Thousands of border officials are considering a strike, and the border reopening plan faces obstacles

Due to the threat of strike action, the federal government’s plan to reopen the border to vaccinated American citizens next month may become complicated.

This week, more than 8,500 Canadian Border Services Agency officials (who have not had a contract since June 2018) are voting to decide whether they are willing to withdraw.

If more than half of the people vote yes, they may go on strike in early August—just as the country is ready to once again welcome fully vaccinated American citizens and permanent residents.

Although some CBSA officials will be considered essential staff, the strike may cause substantial delays for those travelling by air and land.

“This may slow things down,” said Mark Weber, national chairman of the Customs and Immigration Union.

“We did not have any joy in doing this, because we really want the border to run smoothly. For a year and a half, we have been working hard to ensure that we can run smoothly under the most difficult conditions that any of us encounters. Encountered.”

Weber said the union is fighting for three things: wage equality with other law enforcement officers in Canada, better prevention of harassment and discrimination, and a remote work policy for non-uniformed members.

He said that harassment at work has made CBSA “a very cold and dark place” to work.

As the federal government takes steps to allow fully vaccinated tourists to visit Canada again, it is expected that there will be a large influx of tourists in the coming weeks. (David Kawai/Canada Press)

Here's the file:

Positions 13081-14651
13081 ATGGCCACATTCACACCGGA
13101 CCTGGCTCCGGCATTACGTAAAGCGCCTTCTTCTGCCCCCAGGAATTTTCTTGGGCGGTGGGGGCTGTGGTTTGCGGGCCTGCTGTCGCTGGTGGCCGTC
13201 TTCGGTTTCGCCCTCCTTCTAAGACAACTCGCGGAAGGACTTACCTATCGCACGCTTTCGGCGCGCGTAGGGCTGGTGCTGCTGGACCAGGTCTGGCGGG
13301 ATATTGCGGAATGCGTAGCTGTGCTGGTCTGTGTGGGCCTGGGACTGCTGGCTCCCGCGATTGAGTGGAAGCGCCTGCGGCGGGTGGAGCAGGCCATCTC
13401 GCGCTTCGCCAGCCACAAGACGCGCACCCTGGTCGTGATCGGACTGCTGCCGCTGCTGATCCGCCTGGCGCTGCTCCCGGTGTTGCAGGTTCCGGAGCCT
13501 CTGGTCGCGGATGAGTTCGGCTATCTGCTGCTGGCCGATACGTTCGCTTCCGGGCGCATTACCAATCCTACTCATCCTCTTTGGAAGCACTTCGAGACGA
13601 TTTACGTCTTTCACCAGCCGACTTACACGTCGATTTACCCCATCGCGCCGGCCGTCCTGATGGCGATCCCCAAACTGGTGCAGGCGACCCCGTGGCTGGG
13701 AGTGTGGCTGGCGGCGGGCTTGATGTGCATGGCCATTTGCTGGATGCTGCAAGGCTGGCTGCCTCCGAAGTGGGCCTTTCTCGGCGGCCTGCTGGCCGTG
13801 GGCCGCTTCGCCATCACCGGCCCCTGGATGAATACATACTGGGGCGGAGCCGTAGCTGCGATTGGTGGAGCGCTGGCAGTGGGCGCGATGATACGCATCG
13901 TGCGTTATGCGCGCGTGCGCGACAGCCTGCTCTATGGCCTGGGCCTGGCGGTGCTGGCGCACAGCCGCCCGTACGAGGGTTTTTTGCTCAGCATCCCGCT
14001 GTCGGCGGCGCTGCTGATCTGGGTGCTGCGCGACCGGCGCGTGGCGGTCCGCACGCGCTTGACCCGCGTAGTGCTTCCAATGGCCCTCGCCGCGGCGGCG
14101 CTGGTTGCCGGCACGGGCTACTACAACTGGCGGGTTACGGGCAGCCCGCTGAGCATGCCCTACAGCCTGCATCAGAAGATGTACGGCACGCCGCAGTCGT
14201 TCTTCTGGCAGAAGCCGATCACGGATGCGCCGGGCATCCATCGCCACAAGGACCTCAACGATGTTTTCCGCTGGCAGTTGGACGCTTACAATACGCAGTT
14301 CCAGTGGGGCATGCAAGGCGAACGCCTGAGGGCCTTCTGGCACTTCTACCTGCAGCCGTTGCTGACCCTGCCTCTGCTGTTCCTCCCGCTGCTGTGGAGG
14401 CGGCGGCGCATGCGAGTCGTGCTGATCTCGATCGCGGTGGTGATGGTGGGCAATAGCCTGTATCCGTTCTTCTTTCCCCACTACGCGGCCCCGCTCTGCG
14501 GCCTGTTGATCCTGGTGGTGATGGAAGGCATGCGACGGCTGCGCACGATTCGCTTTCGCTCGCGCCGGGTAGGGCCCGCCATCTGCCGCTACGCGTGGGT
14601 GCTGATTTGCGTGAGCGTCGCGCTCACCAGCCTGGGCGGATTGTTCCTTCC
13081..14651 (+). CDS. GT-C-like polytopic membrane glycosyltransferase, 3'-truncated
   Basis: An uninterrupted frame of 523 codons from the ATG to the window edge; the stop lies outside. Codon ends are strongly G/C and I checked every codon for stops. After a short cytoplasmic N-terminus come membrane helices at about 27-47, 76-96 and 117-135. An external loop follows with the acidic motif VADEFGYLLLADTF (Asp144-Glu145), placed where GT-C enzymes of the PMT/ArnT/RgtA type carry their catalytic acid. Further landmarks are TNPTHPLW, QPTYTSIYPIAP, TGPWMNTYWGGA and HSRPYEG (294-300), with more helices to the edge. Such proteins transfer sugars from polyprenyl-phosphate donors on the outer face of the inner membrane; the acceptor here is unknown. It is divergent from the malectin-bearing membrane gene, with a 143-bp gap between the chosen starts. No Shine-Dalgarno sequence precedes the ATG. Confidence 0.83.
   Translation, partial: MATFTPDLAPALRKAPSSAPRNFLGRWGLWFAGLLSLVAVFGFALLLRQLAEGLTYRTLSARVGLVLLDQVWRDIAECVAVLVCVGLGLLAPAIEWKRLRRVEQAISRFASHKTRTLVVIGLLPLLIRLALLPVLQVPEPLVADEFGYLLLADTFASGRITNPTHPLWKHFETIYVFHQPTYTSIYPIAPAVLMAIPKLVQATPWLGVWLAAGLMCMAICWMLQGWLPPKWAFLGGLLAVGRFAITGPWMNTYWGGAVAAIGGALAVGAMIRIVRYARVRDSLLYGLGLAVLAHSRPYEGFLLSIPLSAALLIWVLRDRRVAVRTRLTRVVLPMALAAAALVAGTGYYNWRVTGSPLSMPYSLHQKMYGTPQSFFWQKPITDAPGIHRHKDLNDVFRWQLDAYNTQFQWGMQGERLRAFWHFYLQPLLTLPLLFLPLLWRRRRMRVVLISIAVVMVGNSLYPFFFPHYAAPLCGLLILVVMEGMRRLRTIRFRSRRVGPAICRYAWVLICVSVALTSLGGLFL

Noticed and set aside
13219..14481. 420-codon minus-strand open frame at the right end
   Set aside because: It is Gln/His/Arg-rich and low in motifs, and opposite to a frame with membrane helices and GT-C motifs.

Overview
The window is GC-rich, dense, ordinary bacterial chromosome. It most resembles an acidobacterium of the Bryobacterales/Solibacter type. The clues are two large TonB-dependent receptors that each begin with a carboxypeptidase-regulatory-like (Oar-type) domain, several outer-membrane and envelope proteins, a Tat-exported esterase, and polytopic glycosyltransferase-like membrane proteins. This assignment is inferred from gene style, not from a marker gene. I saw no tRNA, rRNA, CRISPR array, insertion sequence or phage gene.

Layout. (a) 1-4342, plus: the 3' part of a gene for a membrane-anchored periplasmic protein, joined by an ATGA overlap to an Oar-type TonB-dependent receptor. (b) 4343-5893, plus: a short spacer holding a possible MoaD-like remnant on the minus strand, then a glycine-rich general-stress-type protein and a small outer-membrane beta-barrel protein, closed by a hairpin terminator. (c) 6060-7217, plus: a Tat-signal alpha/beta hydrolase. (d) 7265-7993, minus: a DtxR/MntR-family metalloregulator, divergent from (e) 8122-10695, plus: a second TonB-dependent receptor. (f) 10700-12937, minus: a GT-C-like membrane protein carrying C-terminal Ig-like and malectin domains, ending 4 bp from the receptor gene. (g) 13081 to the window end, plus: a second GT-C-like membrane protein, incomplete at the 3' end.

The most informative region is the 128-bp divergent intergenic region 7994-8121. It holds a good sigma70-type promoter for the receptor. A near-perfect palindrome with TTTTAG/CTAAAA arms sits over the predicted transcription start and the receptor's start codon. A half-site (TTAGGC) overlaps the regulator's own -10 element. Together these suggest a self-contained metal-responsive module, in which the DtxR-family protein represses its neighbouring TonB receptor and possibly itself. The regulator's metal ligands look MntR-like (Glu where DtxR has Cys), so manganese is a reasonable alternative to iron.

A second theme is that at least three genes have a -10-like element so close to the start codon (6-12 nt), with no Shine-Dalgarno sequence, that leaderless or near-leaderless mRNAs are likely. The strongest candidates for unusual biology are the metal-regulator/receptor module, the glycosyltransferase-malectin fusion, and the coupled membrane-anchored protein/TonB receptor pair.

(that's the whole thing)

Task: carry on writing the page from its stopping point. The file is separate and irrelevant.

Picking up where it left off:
Weber said that although the union does not want to cause difficulties for Canadians and tourists at the border, it feels it has encountered obstacles in the negotiation.

Weber said: “Seeing it reach this point is not a moment we like, but the other party who refuses to really bargain after three years. We really have no choice.”

“We have been working hard to keep the border running smoothly and we are doing this work every day. No one wants to see it blown up.”

Expected influx at ports of entry

A CBSA spokesperson said the agency is preparing for possible work interruptions.

“The Canadian Border Services Agency will respond quickly to any work action/work interruption to maintain the security of our borders, ensure compliance with our laws, and facilitate the flow of legal goods and travel,” Luis-Carl Brissett Lesage (Louis-Carl Brissette Lesage) said in a statement. Send an email to CBC News.

“We hope that our officials will continue to perform their duties with the highest level of integrity and professionalism.”

The vote for union members will end on Thursday, and results are expected early next week.

If most union members vote “yes”, the strike will not be triggered automatically. It will give the union the task of strike and provide a range of options for the negotiating team to put pressure on the CBSA-such as working according to the rules or rotating, comprehensive or strategic strikes.

On Monday, the federal government announced plans to allow vaccinated tourists to visit Canada again soon.

Starting at 12:01 AM Eastern Time on August 9, fully vaccinated US citizens and permanent residents living in the country will be able to visit Canada.

The government said it plans to open the Canadian border to vaccinated travelers from all other countries on September 7.

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